Our Lenten Worship: The Prayer of St Ephrem
This prayer is considered, in the Byzantine tradition, to be the most succinct summation of the spirit of Great Lent and is hence the Lenten prayer of the highest quality, prayed during all Lenten weekday services, and many more times in private.
O Lord, and Master of my life,
give me not the spirit of slothfulness, faint-heartedness,
lust of power, and vain talking;
but instead grant to me, Your servant, the spirit of integrity,
humility, patience and love;
O Lord and King, grant that I may see my own
faults, and not judge my brother,
for You are blessed unto the ages of ages. Amen.
The priest recites this prayer audibly, unlike most prayers offered aloud in our services. Customarily, we make prostrations after each clause, three in all. The prayer is repeated at virtually every service on the weekdays of Lent. We (or rather, the pious among us) say this prayer several times a day, wherever we happen to be.
The prayer begins with a reaffirmation of our acceptance of God as our Lord and Master over our entire life, all that we are, have and do:
"O Lord, and Master of my life"
At the same time, we come to Him acknowledging our sinfulness and the great sins to which all humanity is inclined as a result of our fallen state - sins that lead us to commit all others, in fact:
"the spirit of slothfulness, faint-heartedness, lust of power, and vain talking"
Slothfulness - i.e. laziness! The Christian life is an effort (which does not mean to say we cannot enjoy life). Christ has promised to give us joy, but joy - real joy - has nothing in common with laziness. Laziness steals our time and gives no joy, one discovers only one has done nothing. Exercise is a good cure for laziness - and Lent is a spiritual exercise.
Being faint-hearted is to ask "Why should we try? What for? We will only fail, so why make the effort?". It is a notion that we cannot accomplish anything. God does not demand success; God is always there to pick us up with His love when we fail.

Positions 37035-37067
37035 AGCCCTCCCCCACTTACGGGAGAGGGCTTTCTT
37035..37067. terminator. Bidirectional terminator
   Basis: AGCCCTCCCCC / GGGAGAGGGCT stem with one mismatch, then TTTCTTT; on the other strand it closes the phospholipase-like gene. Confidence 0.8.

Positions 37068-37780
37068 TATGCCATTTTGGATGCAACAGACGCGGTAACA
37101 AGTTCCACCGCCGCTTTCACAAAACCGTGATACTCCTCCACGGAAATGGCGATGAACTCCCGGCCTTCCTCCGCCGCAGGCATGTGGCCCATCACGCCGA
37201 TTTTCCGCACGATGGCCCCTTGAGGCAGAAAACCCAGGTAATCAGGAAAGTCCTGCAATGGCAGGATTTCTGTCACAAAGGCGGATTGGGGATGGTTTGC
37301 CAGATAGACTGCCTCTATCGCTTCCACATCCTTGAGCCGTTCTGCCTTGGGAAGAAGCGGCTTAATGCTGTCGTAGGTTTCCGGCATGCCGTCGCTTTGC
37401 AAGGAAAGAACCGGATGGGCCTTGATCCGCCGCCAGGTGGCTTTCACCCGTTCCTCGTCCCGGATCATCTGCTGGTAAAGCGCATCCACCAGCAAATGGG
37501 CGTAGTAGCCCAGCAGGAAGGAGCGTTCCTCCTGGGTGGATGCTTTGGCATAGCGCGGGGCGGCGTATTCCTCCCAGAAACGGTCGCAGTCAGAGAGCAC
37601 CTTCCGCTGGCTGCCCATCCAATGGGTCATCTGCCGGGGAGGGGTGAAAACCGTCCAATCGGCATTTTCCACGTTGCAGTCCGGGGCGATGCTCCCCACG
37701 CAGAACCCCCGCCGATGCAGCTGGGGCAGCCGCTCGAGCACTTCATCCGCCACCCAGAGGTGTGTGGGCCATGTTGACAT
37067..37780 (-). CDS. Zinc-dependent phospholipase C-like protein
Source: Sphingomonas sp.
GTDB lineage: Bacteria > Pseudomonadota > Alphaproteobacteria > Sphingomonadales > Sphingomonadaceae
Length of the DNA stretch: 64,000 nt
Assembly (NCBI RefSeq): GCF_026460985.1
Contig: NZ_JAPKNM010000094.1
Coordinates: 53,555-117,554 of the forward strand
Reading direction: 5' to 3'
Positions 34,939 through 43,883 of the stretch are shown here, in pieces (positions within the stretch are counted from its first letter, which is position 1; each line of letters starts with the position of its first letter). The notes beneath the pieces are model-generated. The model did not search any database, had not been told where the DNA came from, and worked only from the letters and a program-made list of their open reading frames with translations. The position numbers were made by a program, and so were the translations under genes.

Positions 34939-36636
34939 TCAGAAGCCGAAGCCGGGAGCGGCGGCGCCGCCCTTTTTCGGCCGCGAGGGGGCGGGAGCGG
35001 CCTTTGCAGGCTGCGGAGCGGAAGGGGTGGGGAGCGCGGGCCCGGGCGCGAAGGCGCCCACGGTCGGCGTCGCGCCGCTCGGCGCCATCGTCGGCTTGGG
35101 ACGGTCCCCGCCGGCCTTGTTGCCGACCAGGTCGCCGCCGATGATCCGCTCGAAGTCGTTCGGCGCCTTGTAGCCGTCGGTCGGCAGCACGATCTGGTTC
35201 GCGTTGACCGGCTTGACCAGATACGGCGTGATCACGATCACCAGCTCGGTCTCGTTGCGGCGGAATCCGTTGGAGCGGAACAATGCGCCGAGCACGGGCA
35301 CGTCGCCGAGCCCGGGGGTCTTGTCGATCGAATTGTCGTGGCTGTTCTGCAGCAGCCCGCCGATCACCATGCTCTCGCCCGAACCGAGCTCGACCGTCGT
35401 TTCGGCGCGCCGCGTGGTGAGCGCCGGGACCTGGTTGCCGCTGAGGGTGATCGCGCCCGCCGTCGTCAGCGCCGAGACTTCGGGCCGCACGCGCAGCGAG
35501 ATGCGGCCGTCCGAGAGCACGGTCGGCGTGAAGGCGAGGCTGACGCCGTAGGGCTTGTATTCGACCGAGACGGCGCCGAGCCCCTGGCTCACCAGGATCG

Lust of power is not only something that characterizes military dictators and control freaks but it is also the foundation of "spiritual independence" to which it ultimately leads. The way of humility and obedience is based on our sense of "need" for God, our dependence on Him and the means He has placed at our disposal to achieve union with Him, by means of and in His Church.
Vain talking - the Spiritual Fathers of the Philokalia, the great teachers of the spiritual way rooted in the constant invocation of the Name of our Lord Jesus, take extra care to warn us of this sin! The harm done to individuals, families and communities by foolish words, often spoken in haste, is countless. Christ in the Gospels warned the people of His day who were very concerned with the sins committed by what went into the mouth that what comes OUT of the mouth is what should be guarded against.
All four of these sins represent the four corners, so to speak, of the fundamental "window" that leads us into sin and spiritual tragedy.
We also ask for specific virtues:
"the spirit of integrity, humility, patience and love"
As God's servants, we ask God to reflect in us His Grace through the virtues that run counter to the four vices we enumerated in the first verse.
Integrity is the virtue by which we recognise God's plan for us and do our best to live in accordance with that plan.
We often think of "humility" as the opposite to integrity. Genuine humility is not at all undignified - humility is freedom from illusion. Humility is being prudent. Humility is being clear-sighted. Humility is ultimately realizing that we are called to sanctification and Divinization in Christ, as He demonstrated on Mount Tabor.
Patience comes from the Latin "patient" - "to suffer". It also means not losing hope that God will answer us and keep His Promises to us, no matter what befalls us now. Suffering, in fact, far from being something to be shunned, is an experience that teaches us how truly dependent we are on God and His Mercy.
We ask for the gift of real, authentic love. Christian love is not a sentiment nor an emotion - it is an act of the will, a virtue. It is a gift of God's grace, but we must make the effort to exercise that gift of grace.
After praying for these 4 virtues, we make two more requests:
"grant that I may see my own faults, and not judge my brother"
We can only truly answer for our own sinfulness, for our own intentions. Only God may judge others. This is why we never say, in public prayer, "have mercy on us sinners" but only "have mercy on me a sinner".
The Bible asks us, "who are you that you should judge another man's servant? (Romans 14:4)" Each of us shall answer to the Lord; God forbid that we should judge each other. Christ warns us, "For with what judgment you judge, you will be judged! (Matthew 7:2)"
Instead of judging, let us pray to God to make us always merciful, as He is merciful to us.